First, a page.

Russian Prime Minister Vladimir Putin outlined details of the 2011 Russian State Budget at a meeting on economic development scenarios 2011-2013 yesterday in Novo-Ogarevo. During his delivery, three key words appeared, setting the path for the economic recovery over the next three years: compromise, costs and conservatism.
For Vladimir Putin, the priorities over the forthcoming three years will be the modernization of Russia’s companies and service providers, investment, development of infrastructure industries and the reduction of costs among the monopolies, while at the same time providing services which the public can afford.
For this, he claimed, “We should find a reasonable compromise between our infrastructure modernization plans and consumers’ possibilities, how to distribute the load between the market players and the population”.
Regarding costs, he stated that the onus now is on the monopolies continuing to provide services but reducing their cost through cutting non-core areas and disposing of these assets, while “introducing competitive procedures for purchases”.
Vladimir Putin expects Russia to fully recover from the 2009 financial and economic crisis within three years. For this Russia can count on a favourable climate as regards process of raw materials, upon which an important part of the economy relies. This will entail a slow increase of real income once again for the population and will allow the Government to increase pensions at least to the minimum subsistence level.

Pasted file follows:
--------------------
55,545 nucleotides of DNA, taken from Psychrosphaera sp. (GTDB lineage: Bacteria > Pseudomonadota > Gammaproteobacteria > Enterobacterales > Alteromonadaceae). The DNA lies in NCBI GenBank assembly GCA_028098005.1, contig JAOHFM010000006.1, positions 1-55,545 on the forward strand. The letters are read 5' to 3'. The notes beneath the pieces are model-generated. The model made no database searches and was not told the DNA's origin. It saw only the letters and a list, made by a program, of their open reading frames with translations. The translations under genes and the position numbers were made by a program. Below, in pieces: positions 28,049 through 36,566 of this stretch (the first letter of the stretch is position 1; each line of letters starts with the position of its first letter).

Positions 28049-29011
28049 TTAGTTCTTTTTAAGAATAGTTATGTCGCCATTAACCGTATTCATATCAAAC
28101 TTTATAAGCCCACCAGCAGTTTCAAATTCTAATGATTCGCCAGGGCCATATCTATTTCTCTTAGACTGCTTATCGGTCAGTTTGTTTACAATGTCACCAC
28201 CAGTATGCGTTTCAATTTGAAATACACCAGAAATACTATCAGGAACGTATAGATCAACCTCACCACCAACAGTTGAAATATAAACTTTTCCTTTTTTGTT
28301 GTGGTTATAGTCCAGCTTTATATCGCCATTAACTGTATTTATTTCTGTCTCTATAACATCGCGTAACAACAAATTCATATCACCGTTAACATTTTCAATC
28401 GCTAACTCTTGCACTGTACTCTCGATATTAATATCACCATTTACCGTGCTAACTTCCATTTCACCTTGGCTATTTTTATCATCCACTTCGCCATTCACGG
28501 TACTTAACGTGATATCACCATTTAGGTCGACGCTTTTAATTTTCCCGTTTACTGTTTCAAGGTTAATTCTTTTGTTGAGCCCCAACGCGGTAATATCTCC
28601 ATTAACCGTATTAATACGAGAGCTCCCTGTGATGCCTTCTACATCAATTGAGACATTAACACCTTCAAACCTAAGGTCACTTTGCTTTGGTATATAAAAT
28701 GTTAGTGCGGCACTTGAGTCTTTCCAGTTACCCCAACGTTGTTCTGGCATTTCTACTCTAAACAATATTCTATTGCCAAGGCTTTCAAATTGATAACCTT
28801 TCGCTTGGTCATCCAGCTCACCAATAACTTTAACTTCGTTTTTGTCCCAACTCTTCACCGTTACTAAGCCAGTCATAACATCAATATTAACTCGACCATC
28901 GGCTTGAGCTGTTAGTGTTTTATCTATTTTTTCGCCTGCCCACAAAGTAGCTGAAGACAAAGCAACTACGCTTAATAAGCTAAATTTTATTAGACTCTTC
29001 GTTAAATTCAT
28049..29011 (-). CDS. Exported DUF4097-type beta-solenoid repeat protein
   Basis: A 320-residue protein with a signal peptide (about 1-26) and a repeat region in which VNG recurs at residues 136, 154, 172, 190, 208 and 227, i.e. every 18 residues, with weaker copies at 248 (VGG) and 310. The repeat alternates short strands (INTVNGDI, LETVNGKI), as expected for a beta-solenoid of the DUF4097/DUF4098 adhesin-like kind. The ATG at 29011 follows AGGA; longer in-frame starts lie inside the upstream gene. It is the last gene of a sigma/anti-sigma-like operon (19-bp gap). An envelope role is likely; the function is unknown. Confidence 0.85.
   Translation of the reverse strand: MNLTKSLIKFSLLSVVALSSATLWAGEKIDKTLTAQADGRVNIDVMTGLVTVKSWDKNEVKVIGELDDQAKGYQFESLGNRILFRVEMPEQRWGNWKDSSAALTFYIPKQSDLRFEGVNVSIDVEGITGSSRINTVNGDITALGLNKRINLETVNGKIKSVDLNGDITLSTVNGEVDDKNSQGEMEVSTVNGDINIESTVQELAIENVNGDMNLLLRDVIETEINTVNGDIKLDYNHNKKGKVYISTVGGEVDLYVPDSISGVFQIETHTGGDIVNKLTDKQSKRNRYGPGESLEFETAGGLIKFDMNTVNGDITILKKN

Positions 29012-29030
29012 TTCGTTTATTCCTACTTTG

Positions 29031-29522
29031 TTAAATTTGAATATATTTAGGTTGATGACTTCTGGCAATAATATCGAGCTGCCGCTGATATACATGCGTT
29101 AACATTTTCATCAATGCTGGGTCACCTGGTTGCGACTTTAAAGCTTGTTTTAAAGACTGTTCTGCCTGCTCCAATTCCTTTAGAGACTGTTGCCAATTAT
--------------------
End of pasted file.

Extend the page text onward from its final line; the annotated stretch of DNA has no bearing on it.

The Prime Minister considers as absolute priorities to “say how the proposed modernization and competitiveness measures will affect the rate and quality of economic development in Russia and how labour productivity will grow”.
For now, the growth rate for 2010 is forecast by the Economic Development Ministry at 1.6%, while over 2011 and 2012 it is expected to reach between 3.5% and 4.2%.
Turkish President Recep Erdogan should have thought twice before saying that Turkey was not recognising Crimea as Russian territory. He should not have said that